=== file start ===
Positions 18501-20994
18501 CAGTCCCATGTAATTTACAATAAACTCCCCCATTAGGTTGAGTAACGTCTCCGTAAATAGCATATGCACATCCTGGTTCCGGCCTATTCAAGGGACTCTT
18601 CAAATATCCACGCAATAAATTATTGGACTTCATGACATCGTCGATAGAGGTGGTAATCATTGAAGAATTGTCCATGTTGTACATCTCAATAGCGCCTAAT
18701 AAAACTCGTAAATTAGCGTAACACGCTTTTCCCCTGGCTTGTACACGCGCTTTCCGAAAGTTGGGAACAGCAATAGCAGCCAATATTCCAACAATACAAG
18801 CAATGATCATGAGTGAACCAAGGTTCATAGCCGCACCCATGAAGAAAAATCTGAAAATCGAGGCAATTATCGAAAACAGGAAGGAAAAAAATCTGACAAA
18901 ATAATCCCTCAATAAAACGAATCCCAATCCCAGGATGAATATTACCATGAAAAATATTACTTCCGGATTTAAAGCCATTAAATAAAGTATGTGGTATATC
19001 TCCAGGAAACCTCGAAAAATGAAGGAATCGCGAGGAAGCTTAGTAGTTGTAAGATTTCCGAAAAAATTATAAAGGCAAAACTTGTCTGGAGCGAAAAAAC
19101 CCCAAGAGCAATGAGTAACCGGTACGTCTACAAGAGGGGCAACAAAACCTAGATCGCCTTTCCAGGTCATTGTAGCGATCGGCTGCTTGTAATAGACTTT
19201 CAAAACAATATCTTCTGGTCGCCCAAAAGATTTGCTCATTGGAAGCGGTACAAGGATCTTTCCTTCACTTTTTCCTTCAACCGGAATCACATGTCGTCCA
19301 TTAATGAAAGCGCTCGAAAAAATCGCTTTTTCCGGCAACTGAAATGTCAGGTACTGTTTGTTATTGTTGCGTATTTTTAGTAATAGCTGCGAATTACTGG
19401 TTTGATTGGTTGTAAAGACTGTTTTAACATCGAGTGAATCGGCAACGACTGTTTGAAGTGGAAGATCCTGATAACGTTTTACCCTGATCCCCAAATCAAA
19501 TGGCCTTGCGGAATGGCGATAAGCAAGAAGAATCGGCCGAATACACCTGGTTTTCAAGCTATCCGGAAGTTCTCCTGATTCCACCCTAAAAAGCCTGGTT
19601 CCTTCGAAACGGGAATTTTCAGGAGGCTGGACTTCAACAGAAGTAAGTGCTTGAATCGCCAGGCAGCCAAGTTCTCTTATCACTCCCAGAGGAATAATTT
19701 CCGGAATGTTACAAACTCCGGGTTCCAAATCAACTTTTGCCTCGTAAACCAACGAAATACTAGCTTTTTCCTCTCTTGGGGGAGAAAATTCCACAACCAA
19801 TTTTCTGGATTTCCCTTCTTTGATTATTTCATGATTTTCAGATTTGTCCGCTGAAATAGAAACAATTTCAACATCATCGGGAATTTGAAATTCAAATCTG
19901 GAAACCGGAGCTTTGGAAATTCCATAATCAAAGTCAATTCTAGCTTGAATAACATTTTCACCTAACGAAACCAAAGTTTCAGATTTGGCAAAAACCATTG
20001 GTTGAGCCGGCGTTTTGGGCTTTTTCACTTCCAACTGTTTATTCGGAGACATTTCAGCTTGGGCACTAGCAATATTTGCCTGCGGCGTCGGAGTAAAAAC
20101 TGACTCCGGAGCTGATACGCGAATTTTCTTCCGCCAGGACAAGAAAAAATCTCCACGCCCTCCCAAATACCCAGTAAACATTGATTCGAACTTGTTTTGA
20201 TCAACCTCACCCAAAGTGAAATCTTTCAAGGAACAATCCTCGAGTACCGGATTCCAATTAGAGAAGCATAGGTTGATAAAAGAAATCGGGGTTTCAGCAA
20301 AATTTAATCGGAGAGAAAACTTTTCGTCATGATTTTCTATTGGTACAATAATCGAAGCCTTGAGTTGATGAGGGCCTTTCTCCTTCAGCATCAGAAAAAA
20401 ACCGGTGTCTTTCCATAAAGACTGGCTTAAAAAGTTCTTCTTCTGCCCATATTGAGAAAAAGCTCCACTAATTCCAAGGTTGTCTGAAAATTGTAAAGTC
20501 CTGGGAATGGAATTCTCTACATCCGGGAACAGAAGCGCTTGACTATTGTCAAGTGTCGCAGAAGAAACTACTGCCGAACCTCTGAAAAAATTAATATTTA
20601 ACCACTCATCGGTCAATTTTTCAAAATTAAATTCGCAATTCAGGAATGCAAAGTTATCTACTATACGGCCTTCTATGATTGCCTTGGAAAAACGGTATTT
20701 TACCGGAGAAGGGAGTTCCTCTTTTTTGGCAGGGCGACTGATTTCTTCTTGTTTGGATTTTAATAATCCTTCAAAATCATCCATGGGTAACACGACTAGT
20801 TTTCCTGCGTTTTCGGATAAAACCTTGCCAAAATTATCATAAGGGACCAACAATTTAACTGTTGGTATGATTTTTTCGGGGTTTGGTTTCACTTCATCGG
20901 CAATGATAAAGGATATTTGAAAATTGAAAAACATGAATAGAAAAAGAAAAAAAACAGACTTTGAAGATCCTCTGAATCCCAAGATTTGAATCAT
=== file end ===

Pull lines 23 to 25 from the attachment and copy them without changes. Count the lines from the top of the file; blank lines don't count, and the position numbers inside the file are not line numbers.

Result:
20601 ACCACTCATCGGTCAATTTTTCAAAATTAAATTCGCAATTCAGGAATGCAAAGTTATCTACTATACGGCCTTCTATGATTGCCTTGGAAAAACGGTATTT
20701 TACCGGAGAAGGGAGTTCCTCTTTTTTGGCAGGGCGACTGATTTCTTCTTGTTTGGATTTTAATAATCCTTCAAAATCATCCATGGGTAACACGACTAGT
20801 TTTCCTGCGTTTTCGGATAAAACCTTGCCAAAATTATCATAAGGGACCAACAATTTAACTGTTGGTATGATTTTTTCGGGGTTTGGTTTCACTTCATCGG